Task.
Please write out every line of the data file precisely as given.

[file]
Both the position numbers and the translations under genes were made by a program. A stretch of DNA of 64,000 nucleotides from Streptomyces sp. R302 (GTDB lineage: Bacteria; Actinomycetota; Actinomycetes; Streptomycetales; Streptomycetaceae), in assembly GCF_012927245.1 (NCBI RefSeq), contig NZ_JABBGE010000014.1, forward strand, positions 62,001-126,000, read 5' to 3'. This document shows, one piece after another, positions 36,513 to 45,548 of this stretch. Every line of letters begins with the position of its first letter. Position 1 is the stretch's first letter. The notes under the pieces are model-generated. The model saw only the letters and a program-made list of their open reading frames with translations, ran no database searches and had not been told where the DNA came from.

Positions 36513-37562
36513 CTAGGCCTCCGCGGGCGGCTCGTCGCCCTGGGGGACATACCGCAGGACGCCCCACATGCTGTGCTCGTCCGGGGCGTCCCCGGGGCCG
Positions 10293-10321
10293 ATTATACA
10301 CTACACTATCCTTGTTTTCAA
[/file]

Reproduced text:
Both the position numbers and the translations under genes were made by a program. A stretch of DNA of 64,000 nucleotides from Streptomyces sp. R302 (GTDB lineage: Bacteria; Actinomycetota; Actinomycetes; Streptomycetales; Streptomycetaceae), in assembly GCF_012927245.1 (NCBI RefSeq), contig NZ_JABBGE010000014.1, forward strand, positions 62,001-126,000, read 5' to 3'. This document shows, one piece after another, positions 36,513 to 45,548 of this stretch. Every line of letters begins with the position of its first letter. Position 1 is the stretch's first letter. The notes under the pieces are model-generated. The model saw only the letters and a program-made list of their open reading frames with translations, ran no database searches and had not been told where the DNA came from.

Positions 36513-37562
36513 CTAGGCCTCCGCGGGCGGCTCGTCGCCCTGGGGGACATACCGCAGGACGCCCCACATGCTGTGCTCGTCCGGGGCGTCCCCGGGGCCG
Positions 10293-10321
10293 ATTATACA
10301 CTACACTATCCTTGTTTTCAA